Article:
. A simply structured, yet beautifully displayed blues-influenced tune that contains a very groovy and catchy melody, Somebody Knockin'
is a great opener to the album and shows how greatly Izzy's vocals adjust to the groove of the songs and how beautiful a song can be, even when keeping a creation process simple. After a twist of reggae and blues, some influences of punk can be found, especially in Bucket O' Trouble
. Definitely the album's most punk-driven track, it clocks in at only 2 minutes, but it's 2 minutes of an excellent twist of Ramones-inspired punk, containing one outstanding solo.
What sticks out the most from Izzy Stradlin and the Ju Ju Hounds
is Izzy's more country side, that would later come out more and more in his next solo albums. Some tracks are undeniably influenced by a lot of country artists, that offer a softer and more relaxed side to the album. Time Gone By
is an example of that. Featuring a prominent use of acoustic guitars that blend in together perfectly, it's a tune that, once again, shows how well Izzy's vocals can adjust to this type of music. Time Gone By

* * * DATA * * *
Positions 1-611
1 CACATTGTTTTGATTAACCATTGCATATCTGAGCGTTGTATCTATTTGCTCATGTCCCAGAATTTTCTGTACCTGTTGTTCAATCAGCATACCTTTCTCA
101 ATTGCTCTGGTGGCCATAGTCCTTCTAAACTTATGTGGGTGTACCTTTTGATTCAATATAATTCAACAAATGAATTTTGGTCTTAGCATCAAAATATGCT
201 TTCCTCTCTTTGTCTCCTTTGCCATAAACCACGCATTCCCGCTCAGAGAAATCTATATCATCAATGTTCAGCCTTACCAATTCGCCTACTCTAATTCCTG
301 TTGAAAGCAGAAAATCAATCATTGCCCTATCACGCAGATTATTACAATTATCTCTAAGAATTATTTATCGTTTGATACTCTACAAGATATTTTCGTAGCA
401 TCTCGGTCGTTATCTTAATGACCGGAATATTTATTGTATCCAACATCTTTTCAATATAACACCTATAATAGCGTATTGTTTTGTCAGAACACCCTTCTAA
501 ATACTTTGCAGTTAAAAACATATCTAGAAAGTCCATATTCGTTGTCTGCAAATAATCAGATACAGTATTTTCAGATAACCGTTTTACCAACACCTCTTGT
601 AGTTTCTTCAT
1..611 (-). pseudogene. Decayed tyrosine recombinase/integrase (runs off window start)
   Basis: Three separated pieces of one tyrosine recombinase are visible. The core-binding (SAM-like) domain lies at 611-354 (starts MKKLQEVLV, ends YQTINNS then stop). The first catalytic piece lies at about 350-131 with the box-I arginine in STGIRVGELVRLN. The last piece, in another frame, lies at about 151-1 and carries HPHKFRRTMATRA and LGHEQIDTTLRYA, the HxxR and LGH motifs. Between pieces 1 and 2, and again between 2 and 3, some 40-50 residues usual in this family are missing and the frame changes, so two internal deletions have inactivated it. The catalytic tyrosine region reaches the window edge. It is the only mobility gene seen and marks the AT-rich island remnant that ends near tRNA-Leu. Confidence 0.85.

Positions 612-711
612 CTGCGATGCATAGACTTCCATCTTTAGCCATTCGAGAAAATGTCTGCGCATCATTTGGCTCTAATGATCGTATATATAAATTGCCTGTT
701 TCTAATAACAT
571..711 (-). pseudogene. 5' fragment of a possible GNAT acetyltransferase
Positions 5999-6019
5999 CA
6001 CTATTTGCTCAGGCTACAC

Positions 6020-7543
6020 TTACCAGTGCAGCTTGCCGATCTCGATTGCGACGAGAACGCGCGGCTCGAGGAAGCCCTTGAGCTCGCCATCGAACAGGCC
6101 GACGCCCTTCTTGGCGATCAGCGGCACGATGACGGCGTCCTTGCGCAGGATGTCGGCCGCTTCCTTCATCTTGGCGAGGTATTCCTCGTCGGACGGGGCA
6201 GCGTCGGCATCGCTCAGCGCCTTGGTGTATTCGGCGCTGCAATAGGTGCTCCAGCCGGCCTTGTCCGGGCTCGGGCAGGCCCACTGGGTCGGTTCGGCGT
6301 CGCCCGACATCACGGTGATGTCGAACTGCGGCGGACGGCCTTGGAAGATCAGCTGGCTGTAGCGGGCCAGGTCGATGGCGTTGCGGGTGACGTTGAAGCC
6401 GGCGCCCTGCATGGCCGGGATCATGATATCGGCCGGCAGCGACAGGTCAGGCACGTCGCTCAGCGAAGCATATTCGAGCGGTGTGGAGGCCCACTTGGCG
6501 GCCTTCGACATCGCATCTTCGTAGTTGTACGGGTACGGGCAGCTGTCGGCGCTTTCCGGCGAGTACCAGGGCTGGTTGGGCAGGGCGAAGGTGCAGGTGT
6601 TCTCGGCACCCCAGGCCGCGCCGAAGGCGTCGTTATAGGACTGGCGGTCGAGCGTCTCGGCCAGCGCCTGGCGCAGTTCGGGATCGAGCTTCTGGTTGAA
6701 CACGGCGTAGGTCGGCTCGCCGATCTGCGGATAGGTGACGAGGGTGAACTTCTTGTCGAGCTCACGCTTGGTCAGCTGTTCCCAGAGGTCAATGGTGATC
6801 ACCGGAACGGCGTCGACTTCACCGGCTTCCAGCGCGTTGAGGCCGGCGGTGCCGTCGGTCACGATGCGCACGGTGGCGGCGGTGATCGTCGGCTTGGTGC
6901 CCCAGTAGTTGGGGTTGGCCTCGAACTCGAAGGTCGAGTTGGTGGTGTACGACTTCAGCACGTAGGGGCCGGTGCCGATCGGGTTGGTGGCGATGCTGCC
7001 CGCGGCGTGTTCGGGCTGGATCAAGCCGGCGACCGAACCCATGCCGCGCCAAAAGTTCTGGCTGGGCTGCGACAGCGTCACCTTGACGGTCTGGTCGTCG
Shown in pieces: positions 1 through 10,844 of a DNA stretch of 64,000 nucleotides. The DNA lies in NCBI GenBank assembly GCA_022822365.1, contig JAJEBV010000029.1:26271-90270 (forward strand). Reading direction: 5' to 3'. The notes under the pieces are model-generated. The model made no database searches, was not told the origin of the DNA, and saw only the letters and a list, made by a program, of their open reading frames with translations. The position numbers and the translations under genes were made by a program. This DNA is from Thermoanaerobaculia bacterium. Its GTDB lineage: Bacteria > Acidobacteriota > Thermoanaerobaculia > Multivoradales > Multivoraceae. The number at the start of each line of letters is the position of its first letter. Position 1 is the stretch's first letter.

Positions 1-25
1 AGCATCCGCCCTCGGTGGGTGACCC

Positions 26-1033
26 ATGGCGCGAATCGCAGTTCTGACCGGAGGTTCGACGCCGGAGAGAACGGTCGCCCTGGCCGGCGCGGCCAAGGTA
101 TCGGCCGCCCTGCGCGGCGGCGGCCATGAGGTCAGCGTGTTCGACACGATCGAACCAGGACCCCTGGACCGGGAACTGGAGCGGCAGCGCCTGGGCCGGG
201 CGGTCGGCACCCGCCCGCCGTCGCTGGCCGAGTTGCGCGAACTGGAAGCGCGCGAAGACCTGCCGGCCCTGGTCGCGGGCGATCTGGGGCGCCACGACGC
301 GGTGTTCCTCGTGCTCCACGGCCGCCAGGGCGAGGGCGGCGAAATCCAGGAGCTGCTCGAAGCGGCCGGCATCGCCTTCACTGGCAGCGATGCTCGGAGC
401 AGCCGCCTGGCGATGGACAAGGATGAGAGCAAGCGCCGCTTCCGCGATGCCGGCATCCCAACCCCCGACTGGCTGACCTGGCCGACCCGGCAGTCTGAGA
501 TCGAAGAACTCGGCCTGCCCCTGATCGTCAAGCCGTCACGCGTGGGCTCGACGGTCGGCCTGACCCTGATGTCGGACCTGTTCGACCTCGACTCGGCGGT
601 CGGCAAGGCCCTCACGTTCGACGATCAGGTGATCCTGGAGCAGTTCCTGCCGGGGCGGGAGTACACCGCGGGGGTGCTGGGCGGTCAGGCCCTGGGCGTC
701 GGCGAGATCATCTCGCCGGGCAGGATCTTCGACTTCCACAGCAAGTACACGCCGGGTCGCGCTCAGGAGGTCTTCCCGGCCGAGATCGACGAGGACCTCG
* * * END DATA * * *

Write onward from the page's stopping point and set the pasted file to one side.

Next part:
, that contains a very catchy chorus offers an even more diverse sound to the album. Train Tracks
and How Will It Go
are also tracks that come from Izzy's more southern side. Of all the influences that Izzy gracefully put into this album, his country ones are the ones that sound more refined and adjusted to his style. But he doesn't forget about his blues and that's shown mostly in Take a Look At That Guy
. It starts off as an innocent little country-rock number, before developing into a blues-influenced 2-minute jam, that's a joy to hear. That jam that takes some inspiration from Jimi and Chuck Berry is one of the album's biggest highlights.
It's always sad to know when a great rock band breaks up. When the Guns N' Roses, one of the most influential and talented hard rock bands of all time, broke up, it was definitely some bad news for the music community. It was, though, interesting to see what musical direction each artist took after the break up. Slash eventually founded Slash's Snakepit and recorded It's Five O' Clock Somewhere
, an album that most definitely proved how badly he wanted to continue to pursue his blues-based rock influences. Duff McKagan got involved in a lot of projects that never became too relevant. Izzy decided to collect all of his influences and make some music for fun. Boy, who knew making music could be that fun... Izzy Stradlin and the Ju Ju Hounds
is certainly an album that any Guns N' Roses fan should hear. It's nothing out of this world, but it's quite an interesting effort to listen to. It doesn't have any bad songs, the entire album is worth listening to. Not only does it contain some of Izzy's best solo work, it also shows how original your own music can be, coming from such a wide variety of influences.
Time Gone By
Shuffle It All